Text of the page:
Everard O'Donnell
Deputy Registrar
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Interview Date:
October 15, 2008
Arusha, Tanzania
Donald J Horowitz
Max Andrews
Nell Carden Grey
55:53 - 64:25


Donald J Horowitz: And when you determined, and I mean by you, I don’t mean you, you personally but when it was determined to cut down on the number of people who were going to be prosecuted which you discussed earlier, what happened to the 100 or so people that you are not going to prosecute? Did they stay here? Were they sent somewhere else? What?
Well, they fell into different categories, and the Prosecutor, I’m sure, would be only too happy to give you more information about those. But basically there were some against whom it was felt that the process of continued tracking was unnecessary. There were others whom the, the tracking was continued and the files were handed over to the Rwandan government for them to take action.
There were others for whom tracking continues and whom the Prosecutor would like to arrest and bring here for eventual trial here or referral to other states for trial. And, I th-, I believe there were 15 of those. I think we’re down to about 12 of those now. And then, even within that group of, of 15, there were, there were five “must haves” and ten, you know, “would likes.”
So there were different categories according to their level of seniority. The Prosecutor I’m sure will be only too happy to open the doors to tell you all about that.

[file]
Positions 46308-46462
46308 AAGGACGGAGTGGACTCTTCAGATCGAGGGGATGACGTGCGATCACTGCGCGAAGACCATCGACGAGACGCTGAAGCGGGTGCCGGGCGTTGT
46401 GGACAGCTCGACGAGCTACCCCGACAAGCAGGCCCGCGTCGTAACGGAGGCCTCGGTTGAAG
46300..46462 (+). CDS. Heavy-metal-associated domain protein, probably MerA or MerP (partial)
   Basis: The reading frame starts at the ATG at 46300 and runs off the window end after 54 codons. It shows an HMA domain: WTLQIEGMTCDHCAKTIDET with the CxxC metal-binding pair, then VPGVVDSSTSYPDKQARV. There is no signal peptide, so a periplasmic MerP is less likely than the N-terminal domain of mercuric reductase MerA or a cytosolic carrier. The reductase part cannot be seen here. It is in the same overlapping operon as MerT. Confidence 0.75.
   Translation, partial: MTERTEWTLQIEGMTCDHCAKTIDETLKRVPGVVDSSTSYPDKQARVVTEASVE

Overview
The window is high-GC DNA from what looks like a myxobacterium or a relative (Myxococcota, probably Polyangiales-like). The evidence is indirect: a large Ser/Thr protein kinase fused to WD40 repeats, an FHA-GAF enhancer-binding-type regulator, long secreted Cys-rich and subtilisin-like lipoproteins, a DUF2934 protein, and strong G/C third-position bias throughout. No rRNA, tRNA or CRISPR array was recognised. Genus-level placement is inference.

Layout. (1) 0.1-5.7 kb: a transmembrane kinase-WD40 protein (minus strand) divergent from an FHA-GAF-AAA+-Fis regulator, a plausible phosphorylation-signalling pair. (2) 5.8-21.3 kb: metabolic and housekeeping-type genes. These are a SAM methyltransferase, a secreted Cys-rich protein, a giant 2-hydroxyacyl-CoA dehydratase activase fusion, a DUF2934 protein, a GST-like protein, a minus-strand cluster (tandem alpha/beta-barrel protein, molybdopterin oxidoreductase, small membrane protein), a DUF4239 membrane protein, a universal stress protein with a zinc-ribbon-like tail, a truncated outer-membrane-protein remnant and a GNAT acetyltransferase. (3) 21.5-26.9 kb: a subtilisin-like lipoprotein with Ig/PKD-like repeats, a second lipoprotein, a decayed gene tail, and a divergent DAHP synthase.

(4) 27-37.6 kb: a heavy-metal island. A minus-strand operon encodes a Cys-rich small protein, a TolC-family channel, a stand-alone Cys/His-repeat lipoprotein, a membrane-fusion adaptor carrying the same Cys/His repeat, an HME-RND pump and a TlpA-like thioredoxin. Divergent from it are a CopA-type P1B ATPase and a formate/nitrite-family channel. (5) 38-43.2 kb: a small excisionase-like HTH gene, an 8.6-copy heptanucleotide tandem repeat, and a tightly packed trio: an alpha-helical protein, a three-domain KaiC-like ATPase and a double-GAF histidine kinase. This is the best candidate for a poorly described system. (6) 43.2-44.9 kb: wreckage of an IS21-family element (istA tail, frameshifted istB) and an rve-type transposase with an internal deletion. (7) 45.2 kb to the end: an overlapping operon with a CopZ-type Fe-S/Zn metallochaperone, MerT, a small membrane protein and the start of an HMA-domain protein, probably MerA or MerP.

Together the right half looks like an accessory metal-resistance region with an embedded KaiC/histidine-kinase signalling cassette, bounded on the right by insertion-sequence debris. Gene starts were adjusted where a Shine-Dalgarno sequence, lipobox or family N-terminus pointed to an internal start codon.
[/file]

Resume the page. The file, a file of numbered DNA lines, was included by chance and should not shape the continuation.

DJH: Were there some who – you already had custody of and then determined you wouldn’t prosecute here for reasons of whatever?
DJH: And, and then you transferred them somewhere else.
Yes. This is again a matter for the Prosecutor to talk about, because I’m not privy to the process by which the Prosecutor came to that decision.
DJH: Yeah, I’m not asking why but I’m asking what happened to them.
All right, there were, the Prosecutor announced on several occasions, there were referral cases. There were some who were going, he was going to refer to other states who had expressed a willingness to prosecute those cases.
And then there were others who the Rwandan government had expressed a, a willingness to prosecute. In fact, the Rwandan government would have been happy to prosecute them all. But the-, there were some who the Prosecutor identified as being suitable for referral to Rwanda.
Mr. Munyakazi was the first live individual whom we had in our detention facility to receive that honor of an application to refer to Rwanda and the Prosecutor ch-, chose also some fugitives as well, fugitives from justice for, for referral of the indictments to Rwanda.
There were then referrals to other countries. There, there was a referral to Belgium, a referral to Norway. The same person after that referral was rejected was subject of an attempt to refer to Holland; that also was rejected by the Dutch and he is back here now.
So in, in essence part of the completion strategy was to refer cases the Prosecutor felt were suitable to other jurisdictions, national jurisdictions.
DJH: Mm-hmm. And those people, for example, th-, those who, few or however many that were sent to Rwanda would presumably be detained in the kinds of facilities you described the Rwandans have, as contrasted with the detention facilities here.
DJH: No?
No, as a result of the efforts of the Prosecutor and the Registrar, a model prison facility was developed for receiving referral cases from here and with funding from the international donors, the international standard prison was, has been built.